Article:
When most Radiohead fans were behind their computers yesterday, following the London webcast, fans in New York visited a classical encore at the Church of St. Paul the Apostle, where Jonny Greenwood’s ‘Popcorn Superhet Receiver’ had its US premiere.
New York Magazine reviewed the Wordless Music event: (…) “Popcorn, composed in 2005 and reputedly inspired by the work of Polish modernist composer Krzysztof Penderecki, is excerpted in Greenwood’s score for Paul Thomas Anderson’s There Will Be Blood. But even absent the exploding oil derricks and Daniel Day-Lewis, it still makes for a jarring listen, especially when ricocheting through St. Paul’s echoing acoustics. The Wordless Orchestra gave it an impressive read-through, decorating the pretty sections with stabs of ear-bending discord. Had Greenwood himself been there, he’d have been beaming, assuming the happy-go-lucky members of Radiohead are capable of such a thing.Worthy of special note is conductor Brad Lubman, who was able to keep all musicians in tempo without using a baton, and whose exaggerated body language proved invaluable to fans who might not have otherwise known when to clap.”
Jonny was also interview by New York Times for the piece that will be performed again tonight in New York City.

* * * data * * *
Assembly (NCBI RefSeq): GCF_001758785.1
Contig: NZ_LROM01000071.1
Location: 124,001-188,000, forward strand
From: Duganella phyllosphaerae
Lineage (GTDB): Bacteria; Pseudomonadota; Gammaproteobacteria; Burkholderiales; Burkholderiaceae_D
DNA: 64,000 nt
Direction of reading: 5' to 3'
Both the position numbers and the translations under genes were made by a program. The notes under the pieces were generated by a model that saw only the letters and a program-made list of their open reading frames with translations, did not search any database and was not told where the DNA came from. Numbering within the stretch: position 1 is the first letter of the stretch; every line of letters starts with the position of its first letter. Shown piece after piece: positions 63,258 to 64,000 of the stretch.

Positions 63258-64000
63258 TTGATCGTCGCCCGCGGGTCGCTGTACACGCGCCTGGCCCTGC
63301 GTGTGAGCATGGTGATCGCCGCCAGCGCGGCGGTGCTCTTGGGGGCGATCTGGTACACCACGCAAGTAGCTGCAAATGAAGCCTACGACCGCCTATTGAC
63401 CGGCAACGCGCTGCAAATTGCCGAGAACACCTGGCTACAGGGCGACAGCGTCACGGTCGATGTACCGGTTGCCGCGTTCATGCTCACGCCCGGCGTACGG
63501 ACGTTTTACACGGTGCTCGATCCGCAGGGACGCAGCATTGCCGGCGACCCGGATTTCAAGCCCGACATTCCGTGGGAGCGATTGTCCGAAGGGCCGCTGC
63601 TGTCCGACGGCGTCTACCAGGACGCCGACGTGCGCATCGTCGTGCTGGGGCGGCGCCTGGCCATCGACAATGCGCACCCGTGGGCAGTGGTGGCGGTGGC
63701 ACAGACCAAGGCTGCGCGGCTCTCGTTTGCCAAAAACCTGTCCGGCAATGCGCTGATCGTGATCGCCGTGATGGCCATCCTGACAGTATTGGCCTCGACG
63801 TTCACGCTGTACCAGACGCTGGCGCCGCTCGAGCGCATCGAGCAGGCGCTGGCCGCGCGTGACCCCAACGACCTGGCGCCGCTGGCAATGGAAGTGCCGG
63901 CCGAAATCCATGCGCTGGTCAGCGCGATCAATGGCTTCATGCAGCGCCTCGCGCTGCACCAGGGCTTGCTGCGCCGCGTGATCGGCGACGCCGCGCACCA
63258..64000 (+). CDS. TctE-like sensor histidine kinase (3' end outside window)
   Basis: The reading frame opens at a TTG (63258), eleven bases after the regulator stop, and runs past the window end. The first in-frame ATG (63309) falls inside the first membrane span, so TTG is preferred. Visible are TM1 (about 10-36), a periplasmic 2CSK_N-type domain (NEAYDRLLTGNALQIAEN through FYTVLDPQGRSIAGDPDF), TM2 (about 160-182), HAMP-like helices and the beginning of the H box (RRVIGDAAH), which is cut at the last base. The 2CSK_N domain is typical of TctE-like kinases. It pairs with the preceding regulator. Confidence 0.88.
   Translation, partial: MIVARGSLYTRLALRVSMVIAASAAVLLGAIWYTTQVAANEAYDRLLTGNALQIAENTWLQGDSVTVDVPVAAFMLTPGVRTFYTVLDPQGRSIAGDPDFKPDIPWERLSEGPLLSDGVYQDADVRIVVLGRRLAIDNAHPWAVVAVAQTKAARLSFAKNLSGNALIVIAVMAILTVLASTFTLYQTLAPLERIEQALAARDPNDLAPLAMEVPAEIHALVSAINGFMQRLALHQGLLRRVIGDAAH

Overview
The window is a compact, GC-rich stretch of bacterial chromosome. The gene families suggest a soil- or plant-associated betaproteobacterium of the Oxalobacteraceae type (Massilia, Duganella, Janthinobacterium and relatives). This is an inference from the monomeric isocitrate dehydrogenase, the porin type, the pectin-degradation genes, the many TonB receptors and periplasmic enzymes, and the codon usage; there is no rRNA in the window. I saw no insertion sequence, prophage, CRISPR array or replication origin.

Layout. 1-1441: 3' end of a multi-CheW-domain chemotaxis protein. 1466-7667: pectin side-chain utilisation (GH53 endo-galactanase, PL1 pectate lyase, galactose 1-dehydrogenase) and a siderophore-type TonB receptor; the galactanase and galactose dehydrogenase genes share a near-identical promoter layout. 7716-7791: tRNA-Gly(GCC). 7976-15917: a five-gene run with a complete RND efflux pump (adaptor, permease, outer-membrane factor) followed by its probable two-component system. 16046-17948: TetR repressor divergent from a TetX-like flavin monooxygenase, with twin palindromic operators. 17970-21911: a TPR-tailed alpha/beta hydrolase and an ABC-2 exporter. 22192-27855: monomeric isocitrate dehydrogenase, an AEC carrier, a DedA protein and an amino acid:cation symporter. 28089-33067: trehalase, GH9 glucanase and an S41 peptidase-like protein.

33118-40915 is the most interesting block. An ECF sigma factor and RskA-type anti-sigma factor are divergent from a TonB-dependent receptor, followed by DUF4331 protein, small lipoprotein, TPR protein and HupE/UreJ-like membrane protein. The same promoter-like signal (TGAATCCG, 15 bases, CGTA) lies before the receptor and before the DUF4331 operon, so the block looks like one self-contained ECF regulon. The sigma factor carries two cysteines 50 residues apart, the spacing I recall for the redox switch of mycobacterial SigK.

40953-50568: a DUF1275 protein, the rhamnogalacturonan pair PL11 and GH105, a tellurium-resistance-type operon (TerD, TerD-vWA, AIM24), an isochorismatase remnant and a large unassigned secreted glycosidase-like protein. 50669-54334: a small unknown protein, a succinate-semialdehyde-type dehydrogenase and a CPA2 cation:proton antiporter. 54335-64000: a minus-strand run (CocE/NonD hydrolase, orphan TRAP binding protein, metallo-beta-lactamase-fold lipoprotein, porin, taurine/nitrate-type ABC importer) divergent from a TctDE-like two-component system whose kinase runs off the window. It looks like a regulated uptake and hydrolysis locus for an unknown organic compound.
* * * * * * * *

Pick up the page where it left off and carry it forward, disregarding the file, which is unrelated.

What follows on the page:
“Popcorn Superhet Receiver” — its title taken from a shortwave radio catalog — is an exploration of “white noise,” a form of electronic noise that embraces every audible frequency and can sound like hissing or static. In its purest form, all frequencies are heard at the same intensity, but Mr. Greenwood takes artistic license: even when the chords are at their densest, melodies emerge as the strings change pitches.
“Popcorn Superhet Receiver” could easily have been an electronic piece instead of an orchestral score. Mr. Greenwood began work on it by recording himself playing every available note on the viola. Then, using Pro Tools, a flexible digital editing program, he configured those notes into a piece on 36 separate tracks (one for each instrumental line) and shaped the attacks, releases and dynamics of each note. Once the recording was complete, he transcribed it the old-fashioned way, using pen and paper.
“I went in trying for it to be like a pure electronic experience, just sounding like white noise coming from the stage.” Mr. Greenwood said. “But at the first rehearsal, it was obvious that that’s impossible. So I had to start again and just turn it into a celebration of the fact that you can’t get this blank mutual hiss from an orchestra. Instead, you get what sound like melodies and chords going on, just as an extension of what people are doing. And once you’re in a room hearing it, it’s a beautiful thing.”
Has he considered taking up the baton and conducting these pieces himself?
“No, that would be just awful,” he said. “You need to have a steely glare. I tried conducting at a Radiohead string session, and instead of telling people when to come in, I was just vaguely suggesting that if they’d like to begin at some point, that would be great. And you can’t do that.”